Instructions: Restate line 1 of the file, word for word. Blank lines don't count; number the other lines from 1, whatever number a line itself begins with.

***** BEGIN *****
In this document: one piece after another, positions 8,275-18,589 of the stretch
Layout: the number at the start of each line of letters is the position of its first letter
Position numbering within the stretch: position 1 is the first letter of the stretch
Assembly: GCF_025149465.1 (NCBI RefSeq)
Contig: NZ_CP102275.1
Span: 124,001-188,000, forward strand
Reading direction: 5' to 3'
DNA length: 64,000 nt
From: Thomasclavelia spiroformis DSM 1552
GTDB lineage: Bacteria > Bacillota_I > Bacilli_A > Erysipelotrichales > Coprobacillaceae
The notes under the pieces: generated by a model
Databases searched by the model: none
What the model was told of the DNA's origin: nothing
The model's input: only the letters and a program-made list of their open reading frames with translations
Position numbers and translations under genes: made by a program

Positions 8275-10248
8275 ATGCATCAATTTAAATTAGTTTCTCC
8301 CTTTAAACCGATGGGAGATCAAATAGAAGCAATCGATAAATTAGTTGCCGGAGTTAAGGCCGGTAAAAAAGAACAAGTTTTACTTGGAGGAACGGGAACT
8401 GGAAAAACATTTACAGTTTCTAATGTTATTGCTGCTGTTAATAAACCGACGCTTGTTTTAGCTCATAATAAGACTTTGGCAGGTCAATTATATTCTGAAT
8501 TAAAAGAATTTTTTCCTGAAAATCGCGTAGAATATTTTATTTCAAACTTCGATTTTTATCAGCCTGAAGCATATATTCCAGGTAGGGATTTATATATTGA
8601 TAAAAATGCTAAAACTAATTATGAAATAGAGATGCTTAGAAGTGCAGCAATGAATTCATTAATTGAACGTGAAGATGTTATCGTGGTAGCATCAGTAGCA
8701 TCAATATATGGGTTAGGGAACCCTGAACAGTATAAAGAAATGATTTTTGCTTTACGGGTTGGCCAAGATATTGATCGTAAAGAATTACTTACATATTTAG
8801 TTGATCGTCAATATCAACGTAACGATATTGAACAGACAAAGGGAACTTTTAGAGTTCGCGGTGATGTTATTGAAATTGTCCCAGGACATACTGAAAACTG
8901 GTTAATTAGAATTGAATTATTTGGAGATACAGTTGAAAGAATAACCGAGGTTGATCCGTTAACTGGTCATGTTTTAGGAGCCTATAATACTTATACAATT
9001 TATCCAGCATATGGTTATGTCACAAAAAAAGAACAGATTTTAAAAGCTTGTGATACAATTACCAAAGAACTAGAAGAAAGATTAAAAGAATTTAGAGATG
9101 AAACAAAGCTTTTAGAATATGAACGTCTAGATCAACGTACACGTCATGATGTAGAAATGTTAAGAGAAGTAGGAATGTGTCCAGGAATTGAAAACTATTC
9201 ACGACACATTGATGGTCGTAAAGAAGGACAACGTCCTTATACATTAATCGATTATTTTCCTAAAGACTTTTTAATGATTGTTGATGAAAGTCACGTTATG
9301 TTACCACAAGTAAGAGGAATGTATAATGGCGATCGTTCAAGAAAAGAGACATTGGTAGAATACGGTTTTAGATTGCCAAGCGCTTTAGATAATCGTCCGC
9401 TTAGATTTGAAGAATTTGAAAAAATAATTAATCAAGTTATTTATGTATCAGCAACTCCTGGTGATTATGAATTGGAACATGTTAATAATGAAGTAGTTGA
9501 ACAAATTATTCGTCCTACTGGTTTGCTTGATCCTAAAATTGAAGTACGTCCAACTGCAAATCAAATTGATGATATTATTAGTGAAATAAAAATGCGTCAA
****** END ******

In this document: one piece after another, positions 8,275-18,589 of the stretch